• Capital Access

BLOG: Housing Crisis, What Housing Crisis?

by Scott Fulton | 30 October 2018

There was a lot to digest in The Chancellor’s 60-minute Budget speech yesterday, not least the impact on the high street, pot holes, “tech giants” and the tax treatment of public toilets.

But there is little to report on UK housing. Faced with choices on Help to Buy, planning and stamp duty, “Fiscal Phil” focused on other areas. Interestingly, the Leader of the Opposition did not challenge this omission.

Does this suggest that both sides of the political divide have tacitly agreed that there is no capital to be made in addressing this point? For now, this would appear to be the case.

Ahead of a thorough review of the “Red Book”, the current Help to Buy program remains largely unchanged. However, it was announced that, from 2021, the Help to Buy equity loan scheme will only be made available to first time buyers. There is no guarantee that Help to Buy, in any form, will persist beyond 2023.

On land, and aside from an oblique reference to The Letwin Report (whose detail was not available at the time of writing), there were no changes to the current planning regime aside from a recognition that “large house builders are not engaged in systematic land banking”.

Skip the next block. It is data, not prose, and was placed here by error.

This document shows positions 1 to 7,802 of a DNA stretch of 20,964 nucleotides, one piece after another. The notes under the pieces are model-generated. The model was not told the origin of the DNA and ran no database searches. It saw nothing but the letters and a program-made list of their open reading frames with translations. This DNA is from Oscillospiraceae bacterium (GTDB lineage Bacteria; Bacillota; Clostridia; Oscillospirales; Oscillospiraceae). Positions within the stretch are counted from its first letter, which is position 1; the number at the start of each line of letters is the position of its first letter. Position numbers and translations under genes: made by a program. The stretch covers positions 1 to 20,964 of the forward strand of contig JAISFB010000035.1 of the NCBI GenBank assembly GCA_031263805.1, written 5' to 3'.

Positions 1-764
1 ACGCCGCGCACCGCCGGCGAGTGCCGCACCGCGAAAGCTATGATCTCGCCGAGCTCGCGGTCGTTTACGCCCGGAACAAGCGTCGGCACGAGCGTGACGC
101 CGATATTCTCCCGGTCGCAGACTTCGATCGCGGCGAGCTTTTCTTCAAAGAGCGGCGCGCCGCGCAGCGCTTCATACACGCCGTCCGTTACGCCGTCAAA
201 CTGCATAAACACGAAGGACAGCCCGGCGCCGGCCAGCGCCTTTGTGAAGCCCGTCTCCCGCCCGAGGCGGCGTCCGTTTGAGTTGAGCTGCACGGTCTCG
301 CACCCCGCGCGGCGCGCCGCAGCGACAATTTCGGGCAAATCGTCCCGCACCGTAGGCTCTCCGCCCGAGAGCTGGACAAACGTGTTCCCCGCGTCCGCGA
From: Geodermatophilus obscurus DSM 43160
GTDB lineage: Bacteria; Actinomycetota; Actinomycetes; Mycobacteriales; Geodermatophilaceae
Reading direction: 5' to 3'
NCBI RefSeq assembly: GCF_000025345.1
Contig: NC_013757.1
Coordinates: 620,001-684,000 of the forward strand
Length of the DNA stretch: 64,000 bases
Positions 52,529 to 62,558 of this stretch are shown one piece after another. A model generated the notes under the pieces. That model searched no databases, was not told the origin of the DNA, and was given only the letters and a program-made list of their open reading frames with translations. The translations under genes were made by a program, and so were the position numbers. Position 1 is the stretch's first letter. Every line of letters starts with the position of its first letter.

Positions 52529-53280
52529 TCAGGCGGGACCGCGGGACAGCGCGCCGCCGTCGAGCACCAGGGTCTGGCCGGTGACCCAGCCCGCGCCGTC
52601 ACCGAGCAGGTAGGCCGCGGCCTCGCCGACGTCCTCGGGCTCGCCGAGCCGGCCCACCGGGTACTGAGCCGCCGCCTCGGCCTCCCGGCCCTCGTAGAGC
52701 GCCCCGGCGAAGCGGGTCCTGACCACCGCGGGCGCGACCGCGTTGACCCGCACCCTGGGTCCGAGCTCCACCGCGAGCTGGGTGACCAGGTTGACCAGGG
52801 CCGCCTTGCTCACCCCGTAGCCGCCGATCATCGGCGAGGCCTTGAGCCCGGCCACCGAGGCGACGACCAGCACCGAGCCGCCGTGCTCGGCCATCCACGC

Unlike the last several Budgets, there was no substantive change to stamp duty (SDLT).

Those following the listed house builders are now left with the forthcoming trading statements next month from Persimmon, Redrow, Taylor Wimpey and Bovis Homes in terms of assessing the prospective market.

Given the recent share price decline across this sector (see Crest of a Wave, 29th October 2018 ), there must be some relief that The Budget did not change the status quo but the lack of visibility in the long-term future of Help to Buy may temper the immediate reaction.


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